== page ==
Our case studies make the case for the importance and relevance of geography, covering research and impact from across the discipline
Changes to the financial system are needed to achieve a just transition towards a net zero future.
Satellite-based remote sensing technology helps to identify the scale of wildfires and their impact around the world.
Presentations and information from our knowledge exchange event on calculating journey times.
Geographical research aimed to improve the lives of the lesbian, gay and bisexual communities in Brighton.
Sefton Council combined council data and Cadcorp web mapping software to create an interactive online portal
The National Audit Office modelled journey times to jobcentre locations, providing a tool for estate management
Research by geographers into household water insecurity is improving understanding and helping mitigate water insecurity, and developing flexible research tools for global use.
Geographical research on refugee children’s experiences of the asylum process has contributed to improved decision making and welfare outcomes.
A better understanding of workers’ rights in post-Brexit trade deals improves trade policies.
Fostering effective and engaged collaborative research on climate change in Bangladesh may help mitigate the country’s vulnerability, especially to sea-level rise.
A policy briefing outlining the problem of arsenic contamination and offering policy recommendations on the issue.
Young people’s inputs to urban planning and design has improved Garden Village developments
Research into cliff erosion, and the effects of climate change on the rate of erosion, helped to determine the risk of impact for cliff residents and their homes.
Manchester City Council worked with Gaist to ensure it had the right data to secure additional investment for maintaining its highways network to support the city’s growth ambitions.
Geographical research changed government policy and popular understanding of the importance of common land and green space in local communities.
A major public exhibition highlighted the involvement of local guides and communities in three centuries of Western exploration.
New technology for forecasting the effect of cold weather on roads has improved safety and reduced cost for councils.
The unique reference number given to every property in Great Britain is linking public health data with local services, to build a clear picture of residents’ health and wellbeing in Kent.
The Co$ting Nature policy support tool helps to map the relative value provided to humanity by protected areas and other ecosystems.
New techniques for the restoration of rivers have aided urban regeneration and improved local environmental quality.
The British Library, together with the UK’s five other Legal Deposit Libraries, is working with thinkWhere to preserve the nation’s extensive catalogue of digital map datasets for future generations.
Conwy Borough Council is using Unique Street Reference Numbers (USRN) to keep its asset management system up to date and help public services run more efficiently.
Geographic information is being used to help humanitarian and government organisations visualise data about disasters to predict, prepare and respond to emergencies in Cambodia.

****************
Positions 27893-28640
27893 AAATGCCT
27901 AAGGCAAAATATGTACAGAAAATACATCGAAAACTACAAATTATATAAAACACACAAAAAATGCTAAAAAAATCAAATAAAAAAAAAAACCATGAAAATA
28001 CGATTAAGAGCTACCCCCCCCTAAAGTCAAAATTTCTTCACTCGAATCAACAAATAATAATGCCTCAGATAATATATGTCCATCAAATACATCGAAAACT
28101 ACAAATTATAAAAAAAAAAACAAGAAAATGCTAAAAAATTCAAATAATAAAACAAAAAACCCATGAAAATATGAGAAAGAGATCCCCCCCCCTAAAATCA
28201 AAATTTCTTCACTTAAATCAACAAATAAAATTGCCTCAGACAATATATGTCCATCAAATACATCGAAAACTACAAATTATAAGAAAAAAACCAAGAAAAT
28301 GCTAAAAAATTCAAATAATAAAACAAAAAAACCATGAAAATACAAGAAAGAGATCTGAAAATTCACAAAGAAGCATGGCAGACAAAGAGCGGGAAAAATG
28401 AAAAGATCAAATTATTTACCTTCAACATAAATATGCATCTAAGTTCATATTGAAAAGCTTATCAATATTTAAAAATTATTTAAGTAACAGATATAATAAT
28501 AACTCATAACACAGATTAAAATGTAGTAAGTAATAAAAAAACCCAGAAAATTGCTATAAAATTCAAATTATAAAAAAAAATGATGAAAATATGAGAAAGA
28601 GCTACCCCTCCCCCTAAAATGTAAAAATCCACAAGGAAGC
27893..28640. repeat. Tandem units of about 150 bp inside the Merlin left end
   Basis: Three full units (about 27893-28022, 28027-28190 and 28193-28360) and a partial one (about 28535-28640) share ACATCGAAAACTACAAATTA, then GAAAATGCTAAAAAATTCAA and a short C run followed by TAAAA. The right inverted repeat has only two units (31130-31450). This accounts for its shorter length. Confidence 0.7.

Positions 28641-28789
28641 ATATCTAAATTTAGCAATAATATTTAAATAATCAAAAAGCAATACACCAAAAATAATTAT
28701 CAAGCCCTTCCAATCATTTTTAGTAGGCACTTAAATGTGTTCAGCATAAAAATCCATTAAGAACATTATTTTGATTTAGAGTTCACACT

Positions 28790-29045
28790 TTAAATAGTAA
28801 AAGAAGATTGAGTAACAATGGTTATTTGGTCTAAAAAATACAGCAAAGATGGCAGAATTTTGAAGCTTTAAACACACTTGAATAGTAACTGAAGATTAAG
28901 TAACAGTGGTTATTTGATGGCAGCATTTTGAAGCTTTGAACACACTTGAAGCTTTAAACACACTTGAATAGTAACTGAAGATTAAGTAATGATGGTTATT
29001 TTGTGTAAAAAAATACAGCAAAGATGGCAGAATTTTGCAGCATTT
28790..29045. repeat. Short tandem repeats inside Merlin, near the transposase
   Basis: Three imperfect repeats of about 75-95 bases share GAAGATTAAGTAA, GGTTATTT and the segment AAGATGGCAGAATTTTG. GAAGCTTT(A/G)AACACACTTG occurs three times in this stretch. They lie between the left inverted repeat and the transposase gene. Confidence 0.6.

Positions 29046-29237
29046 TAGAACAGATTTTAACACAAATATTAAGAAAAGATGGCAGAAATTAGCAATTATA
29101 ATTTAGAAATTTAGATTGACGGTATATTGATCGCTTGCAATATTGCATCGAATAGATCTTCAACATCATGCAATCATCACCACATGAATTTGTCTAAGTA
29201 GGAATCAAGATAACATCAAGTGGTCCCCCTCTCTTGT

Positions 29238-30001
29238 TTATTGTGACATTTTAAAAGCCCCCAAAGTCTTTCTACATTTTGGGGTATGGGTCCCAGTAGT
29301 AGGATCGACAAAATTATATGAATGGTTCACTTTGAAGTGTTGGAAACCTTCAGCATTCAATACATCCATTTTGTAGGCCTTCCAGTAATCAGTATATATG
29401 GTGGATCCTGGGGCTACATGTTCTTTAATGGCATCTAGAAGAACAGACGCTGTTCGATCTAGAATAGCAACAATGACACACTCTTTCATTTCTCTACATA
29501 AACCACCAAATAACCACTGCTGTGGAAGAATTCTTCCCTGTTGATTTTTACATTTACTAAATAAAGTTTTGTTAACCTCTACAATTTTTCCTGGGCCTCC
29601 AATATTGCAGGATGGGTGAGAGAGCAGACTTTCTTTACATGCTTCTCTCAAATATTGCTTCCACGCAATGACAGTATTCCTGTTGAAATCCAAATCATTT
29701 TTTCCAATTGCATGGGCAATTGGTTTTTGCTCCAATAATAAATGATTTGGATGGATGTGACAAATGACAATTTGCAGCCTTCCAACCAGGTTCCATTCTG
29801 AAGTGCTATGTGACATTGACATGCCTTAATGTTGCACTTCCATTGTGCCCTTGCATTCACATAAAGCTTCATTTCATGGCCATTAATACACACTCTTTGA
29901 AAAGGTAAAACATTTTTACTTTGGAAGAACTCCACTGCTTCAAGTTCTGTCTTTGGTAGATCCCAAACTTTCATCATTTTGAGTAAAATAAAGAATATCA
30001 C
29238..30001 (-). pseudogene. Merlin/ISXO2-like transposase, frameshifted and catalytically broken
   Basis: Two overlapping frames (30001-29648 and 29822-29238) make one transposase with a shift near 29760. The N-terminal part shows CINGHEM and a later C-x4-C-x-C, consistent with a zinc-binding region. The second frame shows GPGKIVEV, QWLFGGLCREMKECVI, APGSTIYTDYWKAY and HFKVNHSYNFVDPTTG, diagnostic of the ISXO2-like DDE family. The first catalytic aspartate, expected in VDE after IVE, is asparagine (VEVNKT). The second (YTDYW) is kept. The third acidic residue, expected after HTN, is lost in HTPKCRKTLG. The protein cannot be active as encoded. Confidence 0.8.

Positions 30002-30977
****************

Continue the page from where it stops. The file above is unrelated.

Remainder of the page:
Modelling and forecasting patterns of demographic change helps regions to prepare for the impacts of national policy changes.
The Humanitarian OpenStreetMap Team (HOT) and thinkWhere are using open source software, open data and cloud technology to coordinate a global network of volunteers providing mapping for disaster preparation, response and recovery.
Internet service provider Quickline worked with emapsite, a location services platform, to connect business and communities to super-fast broadband.
Scotland’s Spatial Information Service is working with the private, public, professional and educational sectors to inspire young people to embrace opportunities in geospatial information.
South Ayrshire Council is using interactive maps to make information about local issues more accessible, meaningful and engaging.
This briefing paper addresses 10 controversies, evaluating popular notions around health risks, geographies of alcohol consumption, and norms or cultures around drinking.
Mapping the magnetic properties of soils across England and Wales has assisted the Ministry of Defence in creating specifications for new mine detectors.
Improving understanding of UK internal migration informs policy responses to local demographic change.
A policy briefing exploring geographical perspectives on water policy in the UK
A briefing paper exploring the geographical research and evidence relating to the impact of migration on the economy and society of the UK.
This 2016 policy briefing offers recommendations for flood management policy in the UK across a variety of domains.
This 2014 collection of short case studies demonstrates the value of small area census data, and advocates for retaining the method in the the 2021 Census
CURDS and the Society convened policymakers, officials and researchers to discuss the May 2017 election of metro mayors.
An event on how geomorphology can improve our understanding of extreme storms and floods and their impacts.
This event drew together experts to understand key issues in small area population data and promote informed responses to the ONS consultation on the census and the future provision of population statistics in England and Wales
By placing a booking, you are permitting us to store and use your (and any other attendees) details in order to fulfil the booking.
We will not use your details for marketing purposes without your explicit consent.
You must be a member holding a valid Society membership to view the content you are trying to access. Please login to continue.
Join us today, Society membership is open to anyone with a passion for geography
Cookies on the RGS website